79th LEGISLATURE: SPECIAL SESSION II--This second special session is already not promising. There's a basic tension between business interests and those wanting increased and equitable support for public schools. We'll see what the next few days hold. -Angela
Members say school finance could be doomed.
By Mark Lisheron
Tuesday, July 26, 2005
No sooner had the House surprised its membership by adding a passel of amendments members hadn't even seen to House Bill 2, the state's school finance legislation, than the House sent the entire measure down to defeat 79-62 this afternoon.
And no matter how insistent House Ways and Means Chairman Jim Keffer, R-Eastland, was about immediately plunging ahead with House Bill 3, the companion tax measure, fellow representatives believed that Keffer was at the helm of the Titanic and that school finance reform might soon die again.
Rep. René Oliveira, D-Brownsville, asked Keffer repeatedly whether the vote that blew up House Bill 2 was a tool to end the session. Repeatedly, Keffer insisted that he was there to lay out, discuss and pass the measure.
House Bill 2 proposed spending more money on schools, granting teacher pay raises and reducing the amount of money distributed from property-wealthy districts to property-poor districts. But school officials and teachers said it didn't do enough for education, and many lawmakers said it didn't do enough for their districts.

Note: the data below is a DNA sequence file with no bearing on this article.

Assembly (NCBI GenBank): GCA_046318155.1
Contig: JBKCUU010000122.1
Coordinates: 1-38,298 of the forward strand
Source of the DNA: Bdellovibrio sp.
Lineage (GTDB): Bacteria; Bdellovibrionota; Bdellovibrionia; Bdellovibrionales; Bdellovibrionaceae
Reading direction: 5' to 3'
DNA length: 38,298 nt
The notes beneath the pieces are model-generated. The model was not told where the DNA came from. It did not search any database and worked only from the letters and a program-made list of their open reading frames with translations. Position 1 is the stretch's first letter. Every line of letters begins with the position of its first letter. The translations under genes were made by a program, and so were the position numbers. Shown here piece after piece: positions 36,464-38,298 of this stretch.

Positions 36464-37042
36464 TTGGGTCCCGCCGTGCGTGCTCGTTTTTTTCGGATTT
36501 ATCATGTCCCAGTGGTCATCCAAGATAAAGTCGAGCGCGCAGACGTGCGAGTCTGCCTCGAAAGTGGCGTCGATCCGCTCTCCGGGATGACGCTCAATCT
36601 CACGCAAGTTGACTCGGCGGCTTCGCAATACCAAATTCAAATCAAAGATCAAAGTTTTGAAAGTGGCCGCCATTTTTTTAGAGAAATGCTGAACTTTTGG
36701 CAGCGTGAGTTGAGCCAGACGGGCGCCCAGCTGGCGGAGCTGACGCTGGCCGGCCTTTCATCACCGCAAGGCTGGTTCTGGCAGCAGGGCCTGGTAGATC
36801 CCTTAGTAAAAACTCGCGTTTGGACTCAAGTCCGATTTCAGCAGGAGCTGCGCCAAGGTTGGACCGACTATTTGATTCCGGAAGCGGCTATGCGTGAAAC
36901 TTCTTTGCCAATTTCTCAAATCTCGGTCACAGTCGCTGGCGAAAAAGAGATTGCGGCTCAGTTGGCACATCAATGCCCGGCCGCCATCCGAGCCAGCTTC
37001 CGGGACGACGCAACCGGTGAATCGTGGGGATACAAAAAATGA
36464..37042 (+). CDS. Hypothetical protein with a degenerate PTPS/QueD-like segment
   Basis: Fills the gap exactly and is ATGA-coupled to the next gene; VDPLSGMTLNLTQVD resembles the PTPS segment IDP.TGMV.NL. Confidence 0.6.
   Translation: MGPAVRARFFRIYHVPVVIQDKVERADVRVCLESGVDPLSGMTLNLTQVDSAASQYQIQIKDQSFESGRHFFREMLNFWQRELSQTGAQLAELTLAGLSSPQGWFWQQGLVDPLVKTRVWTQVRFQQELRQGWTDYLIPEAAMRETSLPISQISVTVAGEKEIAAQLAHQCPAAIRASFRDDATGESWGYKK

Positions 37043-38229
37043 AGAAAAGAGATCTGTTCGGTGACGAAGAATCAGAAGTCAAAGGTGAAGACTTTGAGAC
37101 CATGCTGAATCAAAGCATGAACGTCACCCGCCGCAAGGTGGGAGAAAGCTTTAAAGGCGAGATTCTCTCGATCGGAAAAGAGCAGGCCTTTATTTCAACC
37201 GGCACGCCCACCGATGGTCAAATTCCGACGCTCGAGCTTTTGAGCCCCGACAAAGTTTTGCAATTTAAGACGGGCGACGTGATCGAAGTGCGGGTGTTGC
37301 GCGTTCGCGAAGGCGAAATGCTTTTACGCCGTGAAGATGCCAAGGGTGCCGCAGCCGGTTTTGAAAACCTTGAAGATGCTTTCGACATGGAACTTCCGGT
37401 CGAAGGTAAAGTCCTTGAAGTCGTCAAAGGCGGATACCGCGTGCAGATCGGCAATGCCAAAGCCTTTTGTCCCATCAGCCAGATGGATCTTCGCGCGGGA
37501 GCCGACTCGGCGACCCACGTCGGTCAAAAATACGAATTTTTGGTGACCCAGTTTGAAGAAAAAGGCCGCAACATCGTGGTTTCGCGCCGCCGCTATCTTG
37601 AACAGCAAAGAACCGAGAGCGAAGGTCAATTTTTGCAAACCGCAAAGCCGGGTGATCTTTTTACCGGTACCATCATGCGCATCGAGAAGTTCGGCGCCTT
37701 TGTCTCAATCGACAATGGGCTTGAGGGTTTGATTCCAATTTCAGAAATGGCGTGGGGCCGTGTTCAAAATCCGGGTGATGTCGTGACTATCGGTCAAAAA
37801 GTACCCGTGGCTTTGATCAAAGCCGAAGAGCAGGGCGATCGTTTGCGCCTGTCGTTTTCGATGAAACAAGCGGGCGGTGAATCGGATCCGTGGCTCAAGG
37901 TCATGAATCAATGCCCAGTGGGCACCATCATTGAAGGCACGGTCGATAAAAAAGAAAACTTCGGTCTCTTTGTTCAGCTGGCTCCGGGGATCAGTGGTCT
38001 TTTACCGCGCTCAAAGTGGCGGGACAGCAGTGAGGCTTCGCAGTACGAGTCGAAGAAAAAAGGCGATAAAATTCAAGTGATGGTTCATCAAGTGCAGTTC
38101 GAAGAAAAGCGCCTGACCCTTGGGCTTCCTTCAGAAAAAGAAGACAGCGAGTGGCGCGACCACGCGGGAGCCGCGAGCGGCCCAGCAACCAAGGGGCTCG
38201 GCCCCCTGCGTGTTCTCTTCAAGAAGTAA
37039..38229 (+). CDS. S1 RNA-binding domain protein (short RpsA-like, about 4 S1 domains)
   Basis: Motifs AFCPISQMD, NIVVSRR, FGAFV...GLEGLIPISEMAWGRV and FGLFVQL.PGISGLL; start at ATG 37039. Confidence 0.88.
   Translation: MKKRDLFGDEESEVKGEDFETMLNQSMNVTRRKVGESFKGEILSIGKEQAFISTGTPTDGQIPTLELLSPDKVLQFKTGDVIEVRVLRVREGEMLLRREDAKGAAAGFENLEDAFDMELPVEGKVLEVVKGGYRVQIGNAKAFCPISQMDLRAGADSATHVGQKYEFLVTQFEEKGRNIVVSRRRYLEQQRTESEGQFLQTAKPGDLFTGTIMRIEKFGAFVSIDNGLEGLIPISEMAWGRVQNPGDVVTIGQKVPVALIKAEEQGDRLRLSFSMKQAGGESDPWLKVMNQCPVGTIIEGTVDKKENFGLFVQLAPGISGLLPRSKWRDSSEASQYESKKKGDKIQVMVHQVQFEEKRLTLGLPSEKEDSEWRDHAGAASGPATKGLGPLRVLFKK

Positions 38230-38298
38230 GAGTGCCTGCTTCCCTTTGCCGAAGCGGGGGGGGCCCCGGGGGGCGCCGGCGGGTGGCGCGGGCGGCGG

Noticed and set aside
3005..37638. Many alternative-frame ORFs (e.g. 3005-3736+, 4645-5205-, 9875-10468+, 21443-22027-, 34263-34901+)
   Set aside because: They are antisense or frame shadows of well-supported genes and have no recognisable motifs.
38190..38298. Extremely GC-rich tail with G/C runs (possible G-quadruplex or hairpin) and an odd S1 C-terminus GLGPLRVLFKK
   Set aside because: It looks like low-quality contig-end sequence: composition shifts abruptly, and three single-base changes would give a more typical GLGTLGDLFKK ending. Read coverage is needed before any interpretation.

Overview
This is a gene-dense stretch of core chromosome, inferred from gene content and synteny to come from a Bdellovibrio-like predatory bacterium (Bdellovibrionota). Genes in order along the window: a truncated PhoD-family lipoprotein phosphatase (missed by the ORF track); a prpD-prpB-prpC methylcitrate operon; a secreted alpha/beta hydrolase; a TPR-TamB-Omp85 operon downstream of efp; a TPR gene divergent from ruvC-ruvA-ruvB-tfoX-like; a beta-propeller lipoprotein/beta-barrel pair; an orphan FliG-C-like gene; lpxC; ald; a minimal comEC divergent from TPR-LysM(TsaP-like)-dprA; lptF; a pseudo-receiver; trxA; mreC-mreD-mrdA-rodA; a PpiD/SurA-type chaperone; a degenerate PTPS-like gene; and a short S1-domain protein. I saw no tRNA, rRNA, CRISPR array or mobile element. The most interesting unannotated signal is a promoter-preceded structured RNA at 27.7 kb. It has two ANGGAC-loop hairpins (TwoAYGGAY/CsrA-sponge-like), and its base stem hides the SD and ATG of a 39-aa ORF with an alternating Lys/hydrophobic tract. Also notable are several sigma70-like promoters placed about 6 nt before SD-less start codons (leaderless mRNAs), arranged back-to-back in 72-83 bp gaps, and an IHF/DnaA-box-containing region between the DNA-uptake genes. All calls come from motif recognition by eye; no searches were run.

After the vote, representatives huddled in small clusters, buzzing so loudly about what had happened so quickly, they were several times admonished to quiet themselves so Keffer could be heard.
Several members asked Speaker Tom Craddick whether they could propose an amendment that would postpone any further discussion of school finance and tax reform for up to a week to allow the Senate to bring forward versions of the education spending legislation the House could consider. The proposals were not allowed.
Before the House vote, the Senate recessed until noon Thursday to allow the House to bring its school and tax measures forward. At the time, Lt. Gov. David Dewhurst said he was confident the House would provide the Senate with the framework for legislation the Senate had enough votes to pass.
Dewhurst was not troubled by an omen of things to come: Just before the Senate convened, Rep. Scott Hochberg, D-Houston, was able to push through an amendment to the House school finance plan that, in short, reduced tax relief to put more money into state schools.
The vote, 76-67, featured some of the usual party alignment, but Rep. Jim Pitts, R-Waxahachie, the powerful chairman of the Appropriations Committee, bucked Republican leadership and voted for the Democratic-sponsored changes.
Pitts said that Hochberg's amendment had problems but that at least it allowed for debate on a school finance measure that his constituents despised.
"I have had over 1,000 e-mails and calls telling me not to vote for this bill," Pitts said during a recess after the vote. "They didn't like what I call the Highland Park provisions (that could allow property-wealthy districts to keep more money), the school starting date and the elections in November. People in my district wanted me to vote for their children."